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Abstract and Applied Analysis
Volume 2012 (2012), Article ID 678252, 12 pages
Research Article

Bifurcations of a Homoclinic Orbit to Saddle-Center in Reversible Systems

1Department of Mathematics, North University of China, Taiyuan 030051, China
2Department of Mathematics, Hangzhou Normal University, Hangzhou 310036, China

Received 24 July 2012; Accepted 13 October 2012

Academic Editor: Xinan Hao

Copyright © 2012 Zhiqin Qiao and Yancong Xu. This is an open access article distributed under the Creative Commons Attribution License, which permits unrestricted use, distribution, and reproduction in any medium, provided the original work is properly cited.


The bifurcations near a primary homoclinic orbit to a saddle-center are investigated in a 4-dimensional reversible system. By establishing a new kind of local moving frame along the primary homoclinic orbit and using the Melnikov functions, the existence and nonexistence of 1-homoclinic orbit and 1-periodic orbit, including symmetric 1-homoclinic orbit and 1-periodic orbit, and their corresponding codimension 1 or codimension 3 surfaces, are obtained.

1. Introduction

In recent years, there are much interest in the phenomenon of homoclinics and heteroclinics in reversible dynamical systems because of their extensive applications in mechanics, fluids, and optics [110]. For example, Klaus and Knobloch [4] considered a homoclinic orbit to saddle-center with two-parameter families of non-Hamiltonian reversible vector fields by Lin's method. They derived the occurrence of -homoclinic orbits to the center manifold. Liu et al. [6] studied a singular perturbation system with action-angle variable and the unperturbed system was assumed to possess a saddle-center equilibrium in a general system without reversible or Hamiltonian structure. Mielke et al. [7] investigated bifurcations of homoclinic orbit to saddle-center in 4-dimensional reversible Hamiltonian systems. By using the Poincaré map and a special normal form, they detected the existence of -homoclinic orbits to the equilibrium, -periodic orbits, and chaotic behavior near the primary homoclinic orbit. As for purely Hamiltonian system in , similar results are known from Koltsova and Lerman [2, 5]. In all of these papers the underlying Hamiltonian structure was heavily considered. Especially it was used to detect multiround orbits. Note that, the Hamiltonian can make the dynamics constrict in three-dimensional manifold in a zero level set. In this paper, we use the method originated by Zhu [9], by constructing a local moving coordinate system and Poincaré map near the primary homoclinic orbit, the existence of transversal homoclinic orbits and periodic orbits bifurcated from the primary homoclinic orbit are obtained in a 4-dimensional reversible system. It is worth to mention that a new kind of moving coordinates is introduced firstly in our paper in order to simplify and facilitate the reversible system.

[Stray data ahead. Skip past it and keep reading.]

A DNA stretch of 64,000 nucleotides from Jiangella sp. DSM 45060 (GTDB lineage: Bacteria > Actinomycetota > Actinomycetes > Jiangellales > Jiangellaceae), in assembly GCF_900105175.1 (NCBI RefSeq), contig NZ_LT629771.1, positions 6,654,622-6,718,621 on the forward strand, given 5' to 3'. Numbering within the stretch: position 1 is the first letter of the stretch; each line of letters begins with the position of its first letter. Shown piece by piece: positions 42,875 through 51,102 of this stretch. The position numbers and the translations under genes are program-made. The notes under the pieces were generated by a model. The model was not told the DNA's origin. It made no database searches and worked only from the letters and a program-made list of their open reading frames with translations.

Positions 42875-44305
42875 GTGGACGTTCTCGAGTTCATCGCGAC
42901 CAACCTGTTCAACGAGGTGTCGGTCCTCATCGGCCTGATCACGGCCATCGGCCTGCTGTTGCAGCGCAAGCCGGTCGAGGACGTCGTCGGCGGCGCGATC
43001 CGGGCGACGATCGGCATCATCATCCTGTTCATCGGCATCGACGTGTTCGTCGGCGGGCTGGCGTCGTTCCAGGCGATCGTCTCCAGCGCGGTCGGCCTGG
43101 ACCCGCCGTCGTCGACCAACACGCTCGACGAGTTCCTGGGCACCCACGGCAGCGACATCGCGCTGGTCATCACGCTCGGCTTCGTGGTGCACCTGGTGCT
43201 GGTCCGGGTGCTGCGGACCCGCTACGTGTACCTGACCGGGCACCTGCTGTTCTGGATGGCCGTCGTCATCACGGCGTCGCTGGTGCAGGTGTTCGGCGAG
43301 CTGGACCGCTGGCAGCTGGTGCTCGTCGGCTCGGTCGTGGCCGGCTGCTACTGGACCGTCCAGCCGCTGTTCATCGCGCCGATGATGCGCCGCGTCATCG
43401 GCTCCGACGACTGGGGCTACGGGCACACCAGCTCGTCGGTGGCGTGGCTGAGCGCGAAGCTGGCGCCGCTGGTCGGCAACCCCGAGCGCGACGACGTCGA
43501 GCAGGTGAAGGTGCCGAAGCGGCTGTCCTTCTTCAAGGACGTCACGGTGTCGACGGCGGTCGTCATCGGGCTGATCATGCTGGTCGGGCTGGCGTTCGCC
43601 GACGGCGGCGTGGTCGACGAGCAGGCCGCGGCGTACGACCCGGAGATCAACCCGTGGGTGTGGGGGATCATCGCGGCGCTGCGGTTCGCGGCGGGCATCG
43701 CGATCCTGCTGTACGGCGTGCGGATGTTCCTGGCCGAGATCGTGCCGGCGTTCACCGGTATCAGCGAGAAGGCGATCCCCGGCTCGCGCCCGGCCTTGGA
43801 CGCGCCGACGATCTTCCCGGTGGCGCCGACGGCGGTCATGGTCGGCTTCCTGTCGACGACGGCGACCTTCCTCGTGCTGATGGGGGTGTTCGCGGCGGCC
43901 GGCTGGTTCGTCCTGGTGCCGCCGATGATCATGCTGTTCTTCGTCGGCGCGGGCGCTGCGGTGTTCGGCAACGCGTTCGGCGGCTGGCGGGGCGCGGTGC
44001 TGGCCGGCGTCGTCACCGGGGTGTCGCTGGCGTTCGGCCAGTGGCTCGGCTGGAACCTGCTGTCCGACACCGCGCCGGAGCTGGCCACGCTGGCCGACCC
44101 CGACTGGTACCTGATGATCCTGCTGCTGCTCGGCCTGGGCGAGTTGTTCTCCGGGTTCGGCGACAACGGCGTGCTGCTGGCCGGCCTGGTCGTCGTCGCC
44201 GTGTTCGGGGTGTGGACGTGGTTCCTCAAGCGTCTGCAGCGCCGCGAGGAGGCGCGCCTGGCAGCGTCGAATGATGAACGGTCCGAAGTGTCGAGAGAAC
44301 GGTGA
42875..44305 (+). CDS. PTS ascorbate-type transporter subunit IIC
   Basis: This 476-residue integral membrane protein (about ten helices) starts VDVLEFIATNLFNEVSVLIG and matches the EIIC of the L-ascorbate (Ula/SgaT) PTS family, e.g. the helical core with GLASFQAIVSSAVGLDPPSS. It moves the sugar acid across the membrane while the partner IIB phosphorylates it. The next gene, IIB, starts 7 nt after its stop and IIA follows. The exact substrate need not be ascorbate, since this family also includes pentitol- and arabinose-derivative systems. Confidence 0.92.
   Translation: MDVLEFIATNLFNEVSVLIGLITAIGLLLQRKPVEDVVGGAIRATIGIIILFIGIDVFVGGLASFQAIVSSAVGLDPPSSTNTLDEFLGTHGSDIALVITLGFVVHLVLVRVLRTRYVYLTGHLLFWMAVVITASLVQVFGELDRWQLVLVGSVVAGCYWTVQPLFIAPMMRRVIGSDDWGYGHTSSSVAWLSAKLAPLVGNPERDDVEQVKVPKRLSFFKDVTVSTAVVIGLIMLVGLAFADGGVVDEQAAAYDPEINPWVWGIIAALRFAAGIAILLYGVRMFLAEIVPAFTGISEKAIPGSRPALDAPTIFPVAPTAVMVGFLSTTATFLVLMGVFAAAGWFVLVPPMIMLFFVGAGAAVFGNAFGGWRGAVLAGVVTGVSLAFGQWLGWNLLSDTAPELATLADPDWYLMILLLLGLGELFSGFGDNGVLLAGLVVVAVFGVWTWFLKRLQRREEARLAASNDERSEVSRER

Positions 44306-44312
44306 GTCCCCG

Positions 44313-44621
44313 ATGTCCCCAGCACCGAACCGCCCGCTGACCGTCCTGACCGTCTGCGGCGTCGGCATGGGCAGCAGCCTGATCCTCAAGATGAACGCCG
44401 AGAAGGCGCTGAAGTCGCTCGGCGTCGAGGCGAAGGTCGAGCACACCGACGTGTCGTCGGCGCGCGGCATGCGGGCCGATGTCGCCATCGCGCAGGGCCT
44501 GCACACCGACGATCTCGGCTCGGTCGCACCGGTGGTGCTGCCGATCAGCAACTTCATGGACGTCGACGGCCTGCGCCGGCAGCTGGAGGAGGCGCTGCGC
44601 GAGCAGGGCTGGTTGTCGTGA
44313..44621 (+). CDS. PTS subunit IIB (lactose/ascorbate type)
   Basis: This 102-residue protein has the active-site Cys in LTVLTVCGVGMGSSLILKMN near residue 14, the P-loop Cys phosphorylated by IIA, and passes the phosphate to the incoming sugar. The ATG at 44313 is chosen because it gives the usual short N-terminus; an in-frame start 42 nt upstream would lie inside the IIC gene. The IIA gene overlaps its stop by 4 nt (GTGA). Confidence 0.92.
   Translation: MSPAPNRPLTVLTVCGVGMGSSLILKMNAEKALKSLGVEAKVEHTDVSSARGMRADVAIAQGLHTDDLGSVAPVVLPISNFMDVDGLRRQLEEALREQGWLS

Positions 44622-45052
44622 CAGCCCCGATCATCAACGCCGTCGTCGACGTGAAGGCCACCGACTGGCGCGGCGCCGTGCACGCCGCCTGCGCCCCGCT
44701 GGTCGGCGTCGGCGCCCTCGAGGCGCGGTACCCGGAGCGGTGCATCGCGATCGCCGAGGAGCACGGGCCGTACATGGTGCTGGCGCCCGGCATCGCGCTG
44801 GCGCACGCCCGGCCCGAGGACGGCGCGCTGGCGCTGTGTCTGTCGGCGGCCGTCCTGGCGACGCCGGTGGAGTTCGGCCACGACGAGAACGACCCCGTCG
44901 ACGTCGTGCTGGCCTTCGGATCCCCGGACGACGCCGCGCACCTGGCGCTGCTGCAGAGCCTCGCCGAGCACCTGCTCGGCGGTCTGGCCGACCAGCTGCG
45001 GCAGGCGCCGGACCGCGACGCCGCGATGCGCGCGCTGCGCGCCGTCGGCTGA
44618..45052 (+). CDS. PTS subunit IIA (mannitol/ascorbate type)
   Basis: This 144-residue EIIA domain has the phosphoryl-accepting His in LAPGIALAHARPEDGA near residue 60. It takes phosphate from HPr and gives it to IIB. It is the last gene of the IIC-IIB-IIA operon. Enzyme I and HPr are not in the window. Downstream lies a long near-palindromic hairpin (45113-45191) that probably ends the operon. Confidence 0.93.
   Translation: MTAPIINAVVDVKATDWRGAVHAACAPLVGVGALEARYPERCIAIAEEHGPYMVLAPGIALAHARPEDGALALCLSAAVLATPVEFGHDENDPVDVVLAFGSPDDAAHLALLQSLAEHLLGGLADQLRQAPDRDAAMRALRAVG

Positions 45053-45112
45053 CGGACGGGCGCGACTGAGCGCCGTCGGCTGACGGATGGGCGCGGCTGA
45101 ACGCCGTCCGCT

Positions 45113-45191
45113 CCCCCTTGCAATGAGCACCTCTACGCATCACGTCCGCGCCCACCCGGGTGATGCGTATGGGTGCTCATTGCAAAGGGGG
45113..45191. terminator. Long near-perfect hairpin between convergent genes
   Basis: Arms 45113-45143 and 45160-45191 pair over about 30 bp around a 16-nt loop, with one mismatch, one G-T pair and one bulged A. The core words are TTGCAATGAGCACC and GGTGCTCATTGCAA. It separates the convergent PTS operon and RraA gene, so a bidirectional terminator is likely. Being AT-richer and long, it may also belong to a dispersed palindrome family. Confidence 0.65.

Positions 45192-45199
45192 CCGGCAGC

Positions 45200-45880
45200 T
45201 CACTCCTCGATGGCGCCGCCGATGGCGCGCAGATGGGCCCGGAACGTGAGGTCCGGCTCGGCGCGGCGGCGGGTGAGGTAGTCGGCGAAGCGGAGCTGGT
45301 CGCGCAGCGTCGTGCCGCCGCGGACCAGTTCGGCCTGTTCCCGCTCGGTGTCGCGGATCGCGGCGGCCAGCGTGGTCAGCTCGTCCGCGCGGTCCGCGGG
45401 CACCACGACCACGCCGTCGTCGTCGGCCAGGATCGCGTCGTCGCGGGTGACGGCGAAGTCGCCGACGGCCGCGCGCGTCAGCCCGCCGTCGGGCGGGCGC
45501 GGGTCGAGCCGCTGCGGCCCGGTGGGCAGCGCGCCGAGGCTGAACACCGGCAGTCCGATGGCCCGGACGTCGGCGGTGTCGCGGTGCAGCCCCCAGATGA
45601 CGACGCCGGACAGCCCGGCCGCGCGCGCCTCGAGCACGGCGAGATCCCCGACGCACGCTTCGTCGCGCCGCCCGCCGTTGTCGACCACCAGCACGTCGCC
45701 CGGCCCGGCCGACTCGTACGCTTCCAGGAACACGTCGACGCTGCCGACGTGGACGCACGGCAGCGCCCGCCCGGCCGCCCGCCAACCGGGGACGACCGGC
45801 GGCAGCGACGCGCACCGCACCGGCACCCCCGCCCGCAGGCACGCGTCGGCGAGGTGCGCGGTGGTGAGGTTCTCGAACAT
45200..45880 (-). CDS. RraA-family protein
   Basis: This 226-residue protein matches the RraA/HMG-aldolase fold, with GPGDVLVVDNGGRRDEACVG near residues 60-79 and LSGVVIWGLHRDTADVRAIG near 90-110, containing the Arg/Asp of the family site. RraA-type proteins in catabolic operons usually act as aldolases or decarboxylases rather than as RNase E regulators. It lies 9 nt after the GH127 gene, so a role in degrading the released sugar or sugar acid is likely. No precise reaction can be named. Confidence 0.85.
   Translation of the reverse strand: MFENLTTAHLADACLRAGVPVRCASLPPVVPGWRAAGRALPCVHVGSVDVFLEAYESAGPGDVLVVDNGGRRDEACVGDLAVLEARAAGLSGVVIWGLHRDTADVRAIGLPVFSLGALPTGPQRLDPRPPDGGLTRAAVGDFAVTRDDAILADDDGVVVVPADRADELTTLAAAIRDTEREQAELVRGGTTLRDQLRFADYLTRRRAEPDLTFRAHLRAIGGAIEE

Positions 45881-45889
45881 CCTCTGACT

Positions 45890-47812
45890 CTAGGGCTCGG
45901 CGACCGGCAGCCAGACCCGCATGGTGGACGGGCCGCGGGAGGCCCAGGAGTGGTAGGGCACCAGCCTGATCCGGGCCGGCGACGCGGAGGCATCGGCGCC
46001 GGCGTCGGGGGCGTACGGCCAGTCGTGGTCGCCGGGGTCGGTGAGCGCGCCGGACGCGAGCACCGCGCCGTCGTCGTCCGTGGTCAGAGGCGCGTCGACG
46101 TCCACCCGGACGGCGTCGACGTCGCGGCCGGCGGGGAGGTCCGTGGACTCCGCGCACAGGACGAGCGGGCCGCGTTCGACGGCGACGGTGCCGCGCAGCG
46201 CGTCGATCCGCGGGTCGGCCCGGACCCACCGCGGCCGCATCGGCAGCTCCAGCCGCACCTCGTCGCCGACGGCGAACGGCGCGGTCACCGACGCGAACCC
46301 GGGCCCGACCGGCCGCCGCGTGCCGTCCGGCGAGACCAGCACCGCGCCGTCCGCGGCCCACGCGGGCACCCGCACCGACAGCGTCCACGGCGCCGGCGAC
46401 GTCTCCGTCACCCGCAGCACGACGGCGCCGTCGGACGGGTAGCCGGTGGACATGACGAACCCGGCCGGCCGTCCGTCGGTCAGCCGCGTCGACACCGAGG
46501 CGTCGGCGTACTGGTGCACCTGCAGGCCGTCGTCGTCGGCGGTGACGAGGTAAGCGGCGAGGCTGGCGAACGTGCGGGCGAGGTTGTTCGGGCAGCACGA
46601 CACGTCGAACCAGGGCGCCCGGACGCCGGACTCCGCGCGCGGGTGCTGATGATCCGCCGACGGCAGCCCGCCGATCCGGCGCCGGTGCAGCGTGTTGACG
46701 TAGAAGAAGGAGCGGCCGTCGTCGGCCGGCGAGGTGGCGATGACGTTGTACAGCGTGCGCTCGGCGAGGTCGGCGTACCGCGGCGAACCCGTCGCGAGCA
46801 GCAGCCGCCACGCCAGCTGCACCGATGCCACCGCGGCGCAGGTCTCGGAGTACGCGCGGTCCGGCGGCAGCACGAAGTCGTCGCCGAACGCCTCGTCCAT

The remainder of this paper is organized as follows. Section 2 contains the assumptions for the perturbed and unperturbed system. The local coordinate moving frame, cross sections, and Poincaré map are set up in Section 3. Finally, we obtain the existence and nonexistence of 1-homoclinic orbit and 1-periodic orbit, including symmetric 1-homoclinic orbit and 1-periodic orbit, and their corresponding surfaces with different condimensions in Sections 4 and 5.